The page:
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The Scientific World Journal
Volume 2014, Article ID 836272, 21 pages
Research Article

Multiobjective Memetic Estimation of Distribution Algorithm Based on an Incremental Tournament Local Searcher

1School of Computer Science and Engineering, Xi’an University of Technology, P.O. Box 666, No. 5 South Jinhua Road, Xi’an 710048, China
2School of Computer Science, Xi’an Polytechnic University, China
3Shaanxi Huanghe Group Co., Ltd., Xi’an, China

Received 16 April 2014; Accepted 18 June 2014; Published 23 July 2014

Academic Editor: T. O. Ting

Copyright © 2014 Kaifeng Yang et al. This is an open access article distributed under the Creative Commons Attribution License, which permits unrestricted use, distribution, and reproduction in any medium, provided the original work is properly cited.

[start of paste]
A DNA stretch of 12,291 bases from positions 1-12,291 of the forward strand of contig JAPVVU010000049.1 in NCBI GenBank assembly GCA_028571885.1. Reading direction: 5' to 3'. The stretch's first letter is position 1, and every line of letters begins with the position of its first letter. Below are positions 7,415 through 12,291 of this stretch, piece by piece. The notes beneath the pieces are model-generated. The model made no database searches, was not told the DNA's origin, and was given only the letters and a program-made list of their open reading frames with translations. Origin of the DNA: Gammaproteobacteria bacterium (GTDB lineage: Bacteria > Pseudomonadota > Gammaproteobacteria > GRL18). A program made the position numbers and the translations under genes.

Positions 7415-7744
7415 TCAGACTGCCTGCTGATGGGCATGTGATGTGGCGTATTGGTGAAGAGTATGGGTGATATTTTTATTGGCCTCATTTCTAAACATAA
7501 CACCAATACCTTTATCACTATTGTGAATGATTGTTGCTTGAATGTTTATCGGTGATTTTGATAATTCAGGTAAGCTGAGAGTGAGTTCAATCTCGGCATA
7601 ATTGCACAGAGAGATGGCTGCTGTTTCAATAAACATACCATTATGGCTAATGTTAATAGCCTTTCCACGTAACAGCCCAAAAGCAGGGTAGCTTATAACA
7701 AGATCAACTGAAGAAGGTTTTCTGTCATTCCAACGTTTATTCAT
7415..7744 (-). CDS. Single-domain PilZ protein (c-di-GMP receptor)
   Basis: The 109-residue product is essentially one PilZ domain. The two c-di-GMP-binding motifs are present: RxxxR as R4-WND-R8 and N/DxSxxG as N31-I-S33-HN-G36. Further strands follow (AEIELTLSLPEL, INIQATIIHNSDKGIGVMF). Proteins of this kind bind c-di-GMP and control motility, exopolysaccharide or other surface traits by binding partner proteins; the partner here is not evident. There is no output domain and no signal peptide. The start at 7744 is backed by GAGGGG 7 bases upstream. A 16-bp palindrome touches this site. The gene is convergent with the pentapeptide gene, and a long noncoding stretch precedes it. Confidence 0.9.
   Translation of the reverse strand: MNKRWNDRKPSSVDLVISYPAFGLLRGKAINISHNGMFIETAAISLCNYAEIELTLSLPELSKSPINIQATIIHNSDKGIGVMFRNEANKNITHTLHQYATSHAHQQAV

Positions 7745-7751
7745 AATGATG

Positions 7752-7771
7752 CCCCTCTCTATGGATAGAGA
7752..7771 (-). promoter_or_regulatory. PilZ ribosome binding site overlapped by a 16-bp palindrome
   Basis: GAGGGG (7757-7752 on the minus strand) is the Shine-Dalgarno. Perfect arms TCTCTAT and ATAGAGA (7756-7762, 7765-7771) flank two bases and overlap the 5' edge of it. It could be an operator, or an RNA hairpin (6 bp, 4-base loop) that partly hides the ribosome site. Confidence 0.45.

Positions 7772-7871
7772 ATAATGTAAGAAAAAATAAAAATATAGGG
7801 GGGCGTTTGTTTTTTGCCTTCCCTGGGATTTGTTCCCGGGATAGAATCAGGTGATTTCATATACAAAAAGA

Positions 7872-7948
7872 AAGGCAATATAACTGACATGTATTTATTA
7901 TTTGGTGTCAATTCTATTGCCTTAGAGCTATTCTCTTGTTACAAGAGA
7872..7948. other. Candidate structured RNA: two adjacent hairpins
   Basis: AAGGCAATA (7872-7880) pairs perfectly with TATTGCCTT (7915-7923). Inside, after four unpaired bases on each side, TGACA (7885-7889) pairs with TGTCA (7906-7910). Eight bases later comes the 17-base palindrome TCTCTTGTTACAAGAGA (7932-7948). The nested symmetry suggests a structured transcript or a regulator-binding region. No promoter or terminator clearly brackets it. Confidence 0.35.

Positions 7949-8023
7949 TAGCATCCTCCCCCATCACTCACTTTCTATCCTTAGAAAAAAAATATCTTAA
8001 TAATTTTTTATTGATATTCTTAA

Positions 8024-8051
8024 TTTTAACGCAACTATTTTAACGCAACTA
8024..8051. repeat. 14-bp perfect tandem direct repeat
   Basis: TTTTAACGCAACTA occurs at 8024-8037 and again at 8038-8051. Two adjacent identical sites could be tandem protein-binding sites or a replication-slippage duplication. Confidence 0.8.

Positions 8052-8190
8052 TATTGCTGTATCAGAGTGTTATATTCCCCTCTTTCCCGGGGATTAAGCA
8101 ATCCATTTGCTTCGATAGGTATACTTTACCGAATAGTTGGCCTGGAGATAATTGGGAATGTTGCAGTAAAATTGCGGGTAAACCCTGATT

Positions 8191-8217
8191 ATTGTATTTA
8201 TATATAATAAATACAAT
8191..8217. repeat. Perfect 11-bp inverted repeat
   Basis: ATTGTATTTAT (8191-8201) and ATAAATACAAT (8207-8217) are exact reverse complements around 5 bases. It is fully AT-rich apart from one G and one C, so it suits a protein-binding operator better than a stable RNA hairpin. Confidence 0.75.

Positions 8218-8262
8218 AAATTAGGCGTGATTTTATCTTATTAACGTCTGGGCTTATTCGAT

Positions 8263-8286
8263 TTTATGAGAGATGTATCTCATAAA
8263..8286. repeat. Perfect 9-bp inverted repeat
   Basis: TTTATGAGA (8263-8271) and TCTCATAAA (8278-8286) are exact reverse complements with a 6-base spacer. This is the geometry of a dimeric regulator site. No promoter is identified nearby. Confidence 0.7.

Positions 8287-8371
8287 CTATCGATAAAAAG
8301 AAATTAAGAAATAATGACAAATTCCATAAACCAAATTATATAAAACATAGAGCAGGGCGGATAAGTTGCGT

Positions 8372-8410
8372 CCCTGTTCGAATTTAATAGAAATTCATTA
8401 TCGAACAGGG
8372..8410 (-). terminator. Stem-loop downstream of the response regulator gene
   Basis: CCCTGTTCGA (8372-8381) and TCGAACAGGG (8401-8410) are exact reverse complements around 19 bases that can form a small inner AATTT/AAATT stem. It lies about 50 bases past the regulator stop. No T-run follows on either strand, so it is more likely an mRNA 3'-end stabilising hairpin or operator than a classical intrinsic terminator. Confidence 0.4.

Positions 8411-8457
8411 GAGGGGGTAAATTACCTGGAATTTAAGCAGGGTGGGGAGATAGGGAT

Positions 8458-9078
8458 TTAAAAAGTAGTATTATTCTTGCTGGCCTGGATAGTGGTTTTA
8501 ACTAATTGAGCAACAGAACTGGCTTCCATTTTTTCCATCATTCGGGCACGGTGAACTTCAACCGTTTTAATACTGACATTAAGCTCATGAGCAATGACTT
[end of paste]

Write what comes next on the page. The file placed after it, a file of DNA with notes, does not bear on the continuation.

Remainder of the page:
A novel hybrid multiobjective algorithm is presented in this paper, which combines a new multiobjective estimation of distribution algorithm, an efficient local searcher and ε-dominance. Besides, two multiobjective problems with variable linkages strictly based on manifold distribution are proposed. The Pareto set to the continuous multiobjective optimization problems, in the decision space, is a piecewise low-dimensional continuous manifold. The regularity by the manifold features just build probability distribution model by globally statistical information from the population, yet, the efficiency of promising individuals is not well exploited, which is not beneficial to search and optimization process. Hereby, an incremental tournament local searcher is designed to exploit local information efficiently and accelerate convergence to the true Pareto-optimal front. Besides, since ε-dominance is a strategy that can make multiobjective algorithm gain well distributed solutions and has low computational complexity, ε-dominance and the incremental tournament local searcher are combined here. The novel memetic multiobjective estimation of distribution algorithm, MMEDA, was proposed accordingly. The algorithm is validated by experiment on twenty-two test problems with and without variable linkages of diverse complexities. Compared with three state-of-the-art multiobjective optimization algorithms, our algorithm achieves comparable results in terms of convergence and diversity metrics.